Washington, D.C., always hosts some sort of Fourth of July celebrations, but last year’s event was a comparatively modest affair: A parade down Constitution Avenue preceded the opening of the West Lawn of the U.S. Capitol to the public for a concert and the usual fireworks. Typically, the tone of the day is nonpolitical and sitting presidents stay out of the spotlight.
This year’s festivities, however, will feature something the president has dubbed a “Salute to America” ― an all-out flag-waving extravaganza starring himself.
Trump’s clear fascination with displays of military might strike many as a baffling evocation of oppressive dictatorships the world over. But Trump has yearned to see military tactical vehicles rolling down the streets of Washington, D.C., at least since he began planning his inauguration ceremony. Trump may have been inspired by Bastille Day of 2017 when he sat beside French President Emmanuel Macron to watch thousands of French troops march in formation with horses, fighter jets and helicopters.
And so the American president made a few changes to the annual Washington festivities, and the National Park Service has diverted around $2.5 million in fees typically used to improve its parks to foot the bill, The Washington Post reported on Tuesday.
“It’ll be like no other. It’ll be special,” Trump remarked in the Oval Office earlier this week. “And I hope a lot of people come, and it’s going to be about this country, and it’s a salute to America.”
Here’s what the day will entail:
It all starts with the usual parade.
From 11:45 a.m. to 2 p.m. EST, marching bands, military units, horses, floats and more will strut down D.C.’s Constitution Avenue as part of the National Independence Day Parade. It will be streamed over YouTube beginning at 5 p.m. EST.
There will be tanks, but they will be parked.
Actually driving tanks around the nation’s capital would tear apart streets and damage bridges, experts have warned, and so the vehicles are expected to be parked along the National Mall.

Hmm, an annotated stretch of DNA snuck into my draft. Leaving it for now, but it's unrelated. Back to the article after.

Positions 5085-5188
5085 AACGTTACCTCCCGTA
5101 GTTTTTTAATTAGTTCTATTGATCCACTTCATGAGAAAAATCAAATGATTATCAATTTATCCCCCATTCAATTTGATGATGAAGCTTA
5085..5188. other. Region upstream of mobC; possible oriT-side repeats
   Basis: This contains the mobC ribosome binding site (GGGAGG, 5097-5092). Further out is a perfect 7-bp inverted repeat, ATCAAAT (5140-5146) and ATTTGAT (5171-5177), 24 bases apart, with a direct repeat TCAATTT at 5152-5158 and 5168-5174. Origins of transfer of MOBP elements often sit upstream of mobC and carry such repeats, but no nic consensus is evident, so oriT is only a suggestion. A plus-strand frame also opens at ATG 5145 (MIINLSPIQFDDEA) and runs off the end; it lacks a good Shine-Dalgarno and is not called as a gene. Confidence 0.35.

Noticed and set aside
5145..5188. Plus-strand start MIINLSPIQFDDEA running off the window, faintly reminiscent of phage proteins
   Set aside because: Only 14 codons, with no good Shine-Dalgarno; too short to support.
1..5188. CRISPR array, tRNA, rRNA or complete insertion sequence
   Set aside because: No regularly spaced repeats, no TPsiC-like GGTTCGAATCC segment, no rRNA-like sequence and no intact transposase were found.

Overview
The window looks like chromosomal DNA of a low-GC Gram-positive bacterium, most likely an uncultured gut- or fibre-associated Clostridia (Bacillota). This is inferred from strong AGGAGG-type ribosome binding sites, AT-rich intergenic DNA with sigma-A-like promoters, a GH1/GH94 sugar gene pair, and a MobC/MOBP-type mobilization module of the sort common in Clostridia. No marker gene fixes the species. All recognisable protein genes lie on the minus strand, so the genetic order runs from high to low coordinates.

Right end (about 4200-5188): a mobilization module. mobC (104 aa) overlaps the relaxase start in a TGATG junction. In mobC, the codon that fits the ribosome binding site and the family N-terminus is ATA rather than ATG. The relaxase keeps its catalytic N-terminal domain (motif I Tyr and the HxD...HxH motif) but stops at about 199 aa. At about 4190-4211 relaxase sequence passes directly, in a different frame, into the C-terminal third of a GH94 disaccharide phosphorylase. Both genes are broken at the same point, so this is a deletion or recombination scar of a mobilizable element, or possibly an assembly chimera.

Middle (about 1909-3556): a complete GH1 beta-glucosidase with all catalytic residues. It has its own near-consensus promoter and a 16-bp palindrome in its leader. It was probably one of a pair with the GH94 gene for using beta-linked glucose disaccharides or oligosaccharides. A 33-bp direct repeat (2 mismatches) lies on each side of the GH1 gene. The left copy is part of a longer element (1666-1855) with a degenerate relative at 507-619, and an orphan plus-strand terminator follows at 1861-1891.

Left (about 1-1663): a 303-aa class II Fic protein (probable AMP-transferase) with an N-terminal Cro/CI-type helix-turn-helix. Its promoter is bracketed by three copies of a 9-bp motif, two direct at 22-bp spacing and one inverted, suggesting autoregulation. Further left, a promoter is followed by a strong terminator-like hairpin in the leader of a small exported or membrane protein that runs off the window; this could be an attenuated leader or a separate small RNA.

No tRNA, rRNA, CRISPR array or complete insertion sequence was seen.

“You’ve got to be pretty careful with the tanks because the roads have a tendency not to like to carry heavy tanks, so we have to put them in certain areas,” the president said earlier this week. “But we have the brand new Sherman tanks and we have the brand new Abram tanks. And we have some incredible equipment — military equipment on display — brand new. And we’re very proud of it.”
Far from being “brand new,” the U.S. military has not used World War II–era M4 Sherman tanks since the 1950s, according to CNN. The M1 Abrams tanks were used during the Persian Gulf War in 1991, The New York Times noted, and are still in use today.
In a July 2 tweet, Trump said the military vehicles would serve to show “the American people, among other things, the strongest and most advanced Military anywhere in the World.”
Trump will give an hourlong speech with flyovers from the Navy’s Blue Angels.
The president will address the nation at 6:30 p.m. EST before the Lincoln Memorial.
As HuffPost reported earlier this month, the Republican National Committee and others within Trump’s circle have been offering major donors tickets to the speech, where they will sit in a VIP area close to Trump. The politicization of an Independence Day event by the president has upset ethics advocates.
Asked earlier whether he believed he could give a speech that would “reach all Americans,” Trump answered in the affirmative.
“I think so. I think so. I think I’ve reached most Americans. Most Americans want no crime. Most Americans want a strong military. They want good education,” he said earlier this week, continuing, “They want good healthcare. If you look at preexisting conditions, the Republicans are going to save preexisting conditions.”
A schedule of events released by the Department of the Interior says this portion of the event “honors America’s armed forces with music, military demonstrations, flyovers and much more.”
Separately, John Stamos, Carole King and other celebrities will appear. (Separately!)
Performers including King, violinist Lindsey Stirling, singer Vanessa Carlton and the National Symphony Orchestra join a number of others for “A Capitol Fourth,” the annual concert on the Capitol’s West Lawn broadcast by PBS. It starts at 8 p.m. EST.
As King was careful to note, the event happens every year and is not officially affiliated with Trump’s shenanigans.
Finally, there will be a whole lot of fireworks.
The day will conclude with a 9 p.m. EST fireworks display, launched from West Potomac Park and from behind the Lincoln Memorial, according to the Interior Department. Trump said it would be the “biggest ever” such display in a July 2 tweet.
In an attempt to downplay the cost of the celebrations, however, Trump claimed Wednesday that the fireworks had been donated by “two of the greats.”